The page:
>>> on-line catalog of cut-and-pasteable examples covering a variety of use
>>> cases, together with a dead simple desciption of DwC, something like
>>> "Darwin Core is a collection of terms, together with definitions."
>>> Here are areas where we augemented or diverged from DwC in the bioblitz:
>>> i. We added obs:observedBy , since there is no equivalent property in
>>> DwC, and it's important in Citizen Science (though often not available).
>>> ii. We used geo:lat and geo:long  instead of DwC terms for latitude and
>>> longitude. The geo namespace is a well used and supported standard, and
>>> records with geo coordinates are automatically mapped by several
>>> applications. Since everyone was using GPS to retrieve their coordinates,
>>> we were able to assume WGS-84 as the datum.
>>> If someone had used another Datum, say XYZ, we would have added columns to
>>> the Fusion table so that they could have expressed their coordiantes in
>>> DwC, as, e.g.:
>>> (I would argue that it should be kosher DwC to express the above as simply
>>> XYZ:lat and XYZ:long. DwC already incorporates terms from other
>>> namespaces, such as Dublin Core, so there is precedent for this.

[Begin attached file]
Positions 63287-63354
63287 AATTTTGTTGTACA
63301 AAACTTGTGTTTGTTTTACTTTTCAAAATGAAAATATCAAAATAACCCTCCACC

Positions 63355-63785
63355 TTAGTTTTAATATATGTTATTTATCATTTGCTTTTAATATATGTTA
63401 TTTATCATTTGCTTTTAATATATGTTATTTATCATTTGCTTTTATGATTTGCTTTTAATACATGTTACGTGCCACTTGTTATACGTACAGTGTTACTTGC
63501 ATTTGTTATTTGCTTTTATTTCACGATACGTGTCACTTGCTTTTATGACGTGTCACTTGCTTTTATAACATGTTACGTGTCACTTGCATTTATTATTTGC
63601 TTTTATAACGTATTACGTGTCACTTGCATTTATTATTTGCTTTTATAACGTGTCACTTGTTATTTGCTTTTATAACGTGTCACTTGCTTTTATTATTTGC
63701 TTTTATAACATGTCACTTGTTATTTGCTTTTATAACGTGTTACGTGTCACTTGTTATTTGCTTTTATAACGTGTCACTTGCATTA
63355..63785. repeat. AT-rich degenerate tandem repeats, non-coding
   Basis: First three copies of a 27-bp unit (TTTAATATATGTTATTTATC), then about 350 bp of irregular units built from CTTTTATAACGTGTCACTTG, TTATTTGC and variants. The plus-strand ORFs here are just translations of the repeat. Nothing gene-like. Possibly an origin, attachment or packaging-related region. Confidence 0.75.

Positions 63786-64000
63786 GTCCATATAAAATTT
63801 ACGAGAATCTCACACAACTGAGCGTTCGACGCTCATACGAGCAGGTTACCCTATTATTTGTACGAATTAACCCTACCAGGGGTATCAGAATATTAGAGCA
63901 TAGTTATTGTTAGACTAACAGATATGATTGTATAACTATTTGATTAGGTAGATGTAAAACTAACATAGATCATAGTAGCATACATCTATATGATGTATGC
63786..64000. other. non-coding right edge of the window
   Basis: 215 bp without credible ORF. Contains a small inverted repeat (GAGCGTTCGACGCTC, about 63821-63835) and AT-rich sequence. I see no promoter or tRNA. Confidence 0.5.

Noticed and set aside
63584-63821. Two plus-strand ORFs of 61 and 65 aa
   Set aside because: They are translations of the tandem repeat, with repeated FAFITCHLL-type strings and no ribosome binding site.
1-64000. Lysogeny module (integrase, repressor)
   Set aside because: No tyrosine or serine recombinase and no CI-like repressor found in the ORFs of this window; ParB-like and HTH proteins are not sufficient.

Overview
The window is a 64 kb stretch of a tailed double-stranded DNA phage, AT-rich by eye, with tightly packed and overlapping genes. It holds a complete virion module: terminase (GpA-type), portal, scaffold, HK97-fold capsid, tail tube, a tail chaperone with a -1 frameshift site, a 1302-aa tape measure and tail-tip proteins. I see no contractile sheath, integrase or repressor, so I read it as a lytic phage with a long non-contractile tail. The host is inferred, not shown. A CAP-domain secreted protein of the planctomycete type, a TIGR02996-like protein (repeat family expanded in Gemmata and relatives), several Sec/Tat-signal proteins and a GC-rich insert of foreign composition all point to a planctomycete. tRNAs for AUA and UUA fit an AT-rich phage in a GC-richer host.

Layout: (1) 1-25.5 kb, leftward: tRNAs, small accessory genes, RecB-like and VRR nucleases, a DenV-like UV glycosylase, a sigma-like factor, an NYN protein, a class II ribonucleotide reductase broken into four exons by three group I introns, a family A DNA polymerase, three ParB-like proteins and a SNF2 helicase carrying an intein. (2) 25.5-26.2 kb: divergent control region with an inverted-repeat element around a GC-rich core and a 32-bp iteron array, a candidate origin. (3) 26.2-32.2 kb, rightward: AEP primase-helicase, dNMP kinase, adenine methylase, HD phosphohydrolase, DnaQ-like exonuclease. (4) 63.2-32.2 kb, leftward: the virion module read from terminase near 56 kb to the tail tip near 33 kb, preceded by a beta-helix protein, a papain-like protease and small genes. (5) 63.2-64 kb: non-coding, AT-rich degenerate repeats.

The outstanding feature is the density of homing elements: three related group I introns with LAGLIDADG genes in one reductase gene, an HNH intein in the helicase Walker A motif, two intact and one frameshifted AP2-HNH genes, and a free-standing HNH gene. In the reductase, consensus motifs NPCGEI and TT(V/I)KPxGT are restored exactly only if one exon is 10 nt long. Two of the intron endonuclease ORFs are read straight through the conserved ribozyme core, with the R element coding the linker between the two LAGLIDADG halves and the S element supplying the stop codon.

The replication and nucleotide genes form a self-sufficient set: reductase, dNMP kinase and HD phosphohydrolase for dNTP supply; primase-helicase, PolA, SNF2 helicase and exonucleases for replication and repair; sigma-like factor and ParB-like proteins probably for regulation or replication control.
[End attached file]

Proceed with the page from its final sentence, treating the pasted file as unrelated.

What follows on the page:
>>> 2. DwC:scientificName might be more user friendly than taxonomy:binomial
>>> and the other taxonomy machine tags EOL uses for flickr images. If
>>> DwC:scientificName isn't self-explanatory enough, a user can look it up,
>>> and see that any scientific name is acceptable, at any taxonomic rank, or
>>> not having any rank. And once we have a scientific name, higher ranks can
>>> be inferred.
>>> 3. Catalogue of Life was an important part of the workflow, but we
>>> had some problems with it. Future bioblitzes might consider using
>>> something like a CoL fork, as recently described by Rod Page .
>>> 4. We didn't include "basisOfRecord" in the original data profile, and so
>>> it wasn't a column in the Fusion Table . But when a transcriber felt it
>>> was necessary to include in order to capture data in a particular field
>>> sheet, she just added the column to the table. This flexibility of schema
>>> is important, and is in harmony with the semantic web.
>>> 5. There seemed to be enthusiasm for another field event at next year's
>>> TDWG. This could be an opportunity to gather other types of data (eg.
>>> character data) and thereby
>>> i) expose meeting particpants to another set of everyday problems from the
>>> world of biodiversity workflows, and ii) try other TDWG technology on
>>> for size, e.g. the observation exchange format, annotation framework, etc.
>>> Happy Thanksgiving to all in Canada -
>>> 1. http://groups.google.com/group/tdwg-bioblitz/web/tdwg-bioblitz-profile-v1-1
>>> 2. Slightly bastardizing our old observation ontology -
>>> 3. http://www.w3.org/2003/01/geo/
>>> 4. http://iphylo.blogspot.com/2010/10/replicating-and-forking-data-in-2010.html
>>> 5. http://tables.googlelabs.com/DataSource?dsrcid=248798